With the Stanley Cup Finals possibly wrapping up tonight and the NBA Finals all but forgotten – congrats again to the, um, Bobcats? – we are set to enter that time of year in which all we have is Major League Baseball and something known as the W-N-B-A, which begins tomorrow. It sounds exciting. But a lot of people also refer to this as the “dark time” in professional sports, so I thought I’d help them through this NFL-less void by watching and writing about a different sports movie every day leading up to the Thursday, Sept. 5 NFL season opener between the Baltimore Ravens and Denver Broncos.
I figured a fitting film to begin with is the 2004 rom com Wimbledon, starring Paul Bettany and Kirsten Dunst, seeing as Serena Williams and Maria Sharapova decided to already mar this year’s tournament with their petty nonsense.
If there’s one thing that Hollywood loves to do besides destroy our childhoods, beat franchises until they’re crippled heaps of once-promising ideas and pay money to Aaron Seltzer and Jason Friedberg to violate comedy in ways that would make Jeffrey Dahmer blush, it’s combining the genres of romantic comedy and sports films. In some cases, it works (Tin Cup), while in others it fails miserably (Summer Catch, which will be handled at some point during this journey).
I like to think that Richard Loncraine’s Wimbledon fell somewhere in the middle, because it wasn’t a terrible movie by any means – I openly admit it has been a guilty pleasure in a “Well, it’s this or another Friends marathon on TV Land” kind of way – but what it possessed in terms of a fun, heartwarming love story, it more than lacked in tennis reality.
That’s not to say the casting wasn’t solid, as Paul Bettany as Peter Colt looked like your standard British tennis player, neither imposing nor threatening, while Kirsten Dunst as Lizzie Bradbury looked pretty much like any non-Serena Williams American tennis player that I’d try to pick out of a lineup. And that goes for men, too, because you could put a gun to my head right now and ask me to name an American tennis player (Venus and Serena excluded) and I’d ask to borrow your phone so I could call my lawyer and request that all my money be converted to pogs and buried with me.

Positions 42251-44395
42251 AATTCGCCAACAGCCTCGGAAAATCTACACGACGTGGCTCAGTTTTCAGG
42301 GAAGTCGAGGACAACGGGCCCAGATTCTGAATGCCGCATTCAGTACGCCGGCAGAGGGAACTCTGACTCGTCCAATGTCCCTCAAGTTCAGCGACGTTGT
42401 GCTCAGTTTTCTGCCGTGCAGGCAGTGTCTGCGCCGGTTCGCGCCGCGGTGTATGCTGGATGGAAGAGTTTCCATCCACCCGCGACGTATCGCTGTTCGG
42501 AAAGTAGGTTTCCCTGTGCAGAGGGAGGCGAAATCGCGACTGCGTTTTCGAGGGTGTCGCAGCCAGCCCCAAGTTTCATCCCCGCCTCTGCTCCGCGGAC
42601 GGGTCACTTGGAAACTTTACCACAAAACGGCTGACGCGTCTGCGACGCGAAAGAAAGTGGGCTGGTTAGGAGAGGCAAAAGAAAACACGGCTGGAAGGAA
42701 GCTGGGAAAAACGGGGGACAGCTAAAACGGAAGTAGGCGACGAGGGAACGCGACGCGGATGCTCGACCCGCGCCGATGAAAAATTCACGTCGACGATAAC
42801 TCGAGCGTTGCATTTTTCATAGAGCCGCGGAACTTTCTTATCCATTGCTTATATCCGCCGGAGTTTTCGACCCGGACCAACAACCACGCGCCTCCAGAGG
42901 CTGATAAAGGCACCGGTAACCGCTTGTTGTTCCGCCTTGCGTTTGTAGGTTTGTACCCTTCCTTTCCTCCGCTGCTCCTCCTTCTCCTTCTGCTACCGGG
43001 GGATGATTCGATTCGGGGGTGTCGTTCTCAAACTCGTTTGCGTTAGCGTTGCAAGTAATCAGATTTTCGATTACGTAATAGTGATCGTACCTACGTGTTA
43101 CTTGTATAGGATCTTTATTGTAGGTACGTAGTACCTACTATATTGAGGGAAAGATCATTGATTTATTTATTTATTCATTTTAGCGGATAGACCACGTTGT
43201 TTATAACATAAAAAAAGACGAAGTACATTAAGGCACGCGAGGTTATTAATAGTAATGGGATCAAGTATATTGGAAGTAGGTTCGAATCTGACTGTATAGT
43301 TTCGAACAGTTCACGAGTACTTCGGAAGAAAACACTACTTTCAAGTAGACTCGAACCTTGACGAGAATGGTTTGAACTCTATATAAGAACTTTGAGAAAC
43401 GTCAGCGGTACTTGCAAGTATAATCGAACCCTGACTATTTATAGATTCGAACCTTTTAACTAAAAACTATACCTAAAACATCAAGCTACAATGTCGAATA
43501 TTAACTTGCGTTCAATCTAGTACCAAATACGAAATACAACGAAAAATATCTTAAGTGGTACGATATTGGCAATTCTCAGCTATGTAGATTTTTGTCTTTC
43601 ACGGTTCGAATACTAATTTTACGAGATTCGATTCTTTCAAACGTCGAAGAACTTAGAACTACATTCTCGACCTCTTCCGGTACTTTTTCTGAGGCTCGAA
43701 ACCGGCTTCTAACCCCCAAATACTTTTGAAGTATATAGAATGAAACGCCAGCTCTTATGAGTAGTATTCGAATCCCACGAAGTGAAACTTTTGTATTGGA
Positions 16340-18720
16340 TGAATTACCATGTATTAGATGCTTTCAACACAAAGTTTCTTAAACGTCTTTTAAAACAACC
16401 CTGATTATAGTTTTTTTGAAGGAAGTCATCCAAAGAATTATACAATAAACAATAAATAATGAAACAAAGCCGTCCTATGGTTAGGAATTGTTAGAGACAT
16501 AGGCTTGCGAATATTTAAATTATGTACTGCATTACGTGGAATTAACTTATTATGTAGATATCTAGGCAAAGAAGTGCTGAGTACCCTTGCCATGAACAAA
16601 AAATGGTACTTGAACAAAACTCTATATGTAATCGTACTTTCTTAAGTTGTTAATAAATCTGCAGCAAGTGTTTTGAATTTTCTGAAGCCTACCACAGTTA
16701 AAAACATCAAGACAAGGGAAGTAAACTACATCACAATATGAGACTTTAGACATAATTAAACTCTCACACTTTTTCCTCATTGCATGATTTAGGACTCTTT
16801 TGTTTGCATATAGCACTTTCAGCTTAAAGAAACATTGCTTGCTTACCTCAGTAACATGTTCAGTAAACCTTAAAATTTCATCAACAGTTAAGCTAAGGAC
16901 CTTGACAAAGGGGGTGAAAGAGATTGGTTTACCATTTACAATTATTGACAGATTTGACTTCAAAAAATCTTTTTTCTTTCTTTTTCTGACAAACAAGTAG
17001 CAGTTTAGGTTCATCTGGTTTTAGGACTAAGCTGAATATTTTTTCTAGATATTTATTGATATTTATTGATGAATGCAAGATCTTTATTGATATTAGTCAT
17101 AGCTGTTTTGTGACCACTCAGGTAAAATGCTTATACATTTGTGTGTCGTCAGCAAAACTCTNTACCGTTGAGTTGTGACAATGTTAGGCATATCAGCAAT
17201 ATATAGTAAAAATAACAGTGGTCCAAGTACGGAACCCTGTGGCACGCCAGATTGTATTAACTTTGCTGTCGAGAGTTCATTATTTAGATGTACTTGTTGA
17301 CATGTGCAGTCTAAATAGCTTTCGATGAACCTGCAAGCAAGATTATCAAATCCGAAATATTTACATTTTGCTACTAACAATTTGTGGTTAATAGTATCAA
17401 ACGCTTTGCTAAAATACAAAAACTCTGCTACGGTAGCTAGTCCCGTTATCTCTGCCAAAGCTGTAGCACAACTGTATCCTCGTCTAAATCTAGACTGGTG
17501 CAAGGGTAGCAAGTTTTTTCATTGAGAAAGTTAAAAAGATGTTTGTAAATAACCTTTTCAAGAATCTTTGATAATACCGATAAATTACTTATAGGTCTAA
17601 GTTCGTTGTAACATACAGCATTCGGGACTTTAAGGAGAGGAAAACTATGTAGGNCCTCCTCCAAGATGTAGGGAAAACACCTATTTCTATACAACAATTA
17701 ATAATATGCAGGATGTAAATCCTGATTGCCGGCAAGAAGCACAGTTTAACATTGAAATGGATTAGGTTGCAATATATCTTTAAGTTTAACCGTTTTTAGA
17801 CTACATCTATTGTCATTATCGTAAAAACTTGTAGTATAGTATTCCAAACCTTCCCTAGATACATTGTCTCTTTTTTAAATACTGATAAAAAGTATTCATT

What I found to be the most egregious casting mistake, though, was Austin Nichols as the young American phenom, Jake Hammond. For starters, he looked like this:
Done punching your monitor yet?
Now, if the point was to cast a sniveling twerp, then mission: accomplished. But the idea that both the men’s and women’s No. 1-ranked players were these frumpy, little Americans was poor form. Sure, I know that we have tickets to sell and seats to fill in the U.S., but I’m positive there were at least 100 Spanish actors that could have pretended to swing a tennis racquet in slow motion while Bettany’s inner monologue complains about British food and whatnot. To Nichols’ credit, he did go on to star opposite Miley Cyrus in LOL, so game, set, match for him, I suppose.
As for the story, again, it was cute and harmless – a love story between a man on the last leg of his career finding love with a girl on the verge of stardom (sort of an analogy for their actual careers, except in reverse). But were we really supposed to believe that in this era of celebrity and athlete whorishness that this would have A) happened and B) lasted? It would have been a longer shot than, well, Peter upsetting Jake. And here’s what Peter and Lizzie’s baby would have looked like if they did last:
That’s a goblin. Nobody wants that baby to be made. In reality, Lizzie would have dumped Peter by the time he was eliminated in the first round of the U.S. Open in September.
Final Grade: 2/4 Tennis Ball Dogs